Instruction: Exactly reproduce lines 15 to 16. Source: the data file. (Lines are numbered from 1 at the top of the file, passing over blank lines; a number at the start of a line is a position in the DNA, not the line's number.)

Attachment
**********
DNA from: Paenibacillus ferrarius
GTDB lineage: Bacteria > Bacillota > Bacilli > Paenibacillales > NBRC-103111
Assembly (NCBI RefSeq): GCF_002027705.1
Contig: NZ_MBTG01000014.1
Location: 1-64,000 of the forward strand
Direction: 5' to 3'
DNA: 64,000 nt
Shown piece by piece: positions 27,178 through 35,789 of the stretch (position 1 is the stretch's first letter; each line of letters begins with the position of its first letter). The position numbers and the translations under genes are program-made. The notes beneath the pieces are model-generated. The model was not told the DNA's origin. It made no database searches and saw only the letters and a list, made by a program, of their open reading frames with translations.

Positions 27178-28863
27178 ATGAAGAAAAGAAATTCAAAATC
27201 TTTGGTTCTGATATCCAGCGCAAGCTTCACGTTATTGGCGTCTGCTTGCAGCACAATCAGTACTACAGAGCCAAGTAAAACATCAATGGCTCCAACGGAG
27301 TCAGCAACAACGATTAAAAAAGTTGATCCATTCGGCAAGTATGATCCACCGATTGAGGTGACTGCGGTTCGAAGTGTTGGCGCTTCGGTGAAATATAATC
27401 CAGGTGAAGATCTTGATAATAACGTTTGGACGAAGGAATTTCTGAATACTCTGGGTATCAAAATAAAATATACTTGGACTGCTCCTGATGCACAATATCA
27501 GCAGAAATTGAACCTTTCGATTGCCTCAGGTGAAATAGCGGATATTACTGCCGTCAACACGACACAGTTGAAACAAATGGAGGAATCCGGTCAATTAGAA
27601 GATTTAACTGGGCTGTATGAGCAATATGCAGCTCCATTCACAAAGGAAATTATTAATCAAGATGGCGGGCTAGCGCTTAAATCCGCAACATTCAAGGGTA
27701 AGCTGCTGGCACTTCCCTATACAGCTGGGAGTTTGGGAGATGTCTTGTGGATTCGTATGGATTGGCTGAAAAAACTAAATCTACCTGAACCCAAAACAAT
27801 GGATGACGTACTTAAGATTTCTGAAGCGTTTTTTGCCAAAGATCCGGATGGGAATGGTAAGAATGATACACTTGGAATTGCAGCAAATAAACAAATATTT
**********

27601 GATTTAACTGGGCTGTATGAGCAATATGCAGCTCCATTCACAAAGGAAATTATTAATCAAGATGGCGGGCTAGCGCTTAAATCCGCAACATTCAAGGGTA
27701 AGCTGCTGGCACTTCCCTATACAGCTGGGAGTTTGGGAGATGTCTTGTGGATTCGTATGGATTGGCTGAAAAAACTAAATCTACCTGAACCCAAAACAAT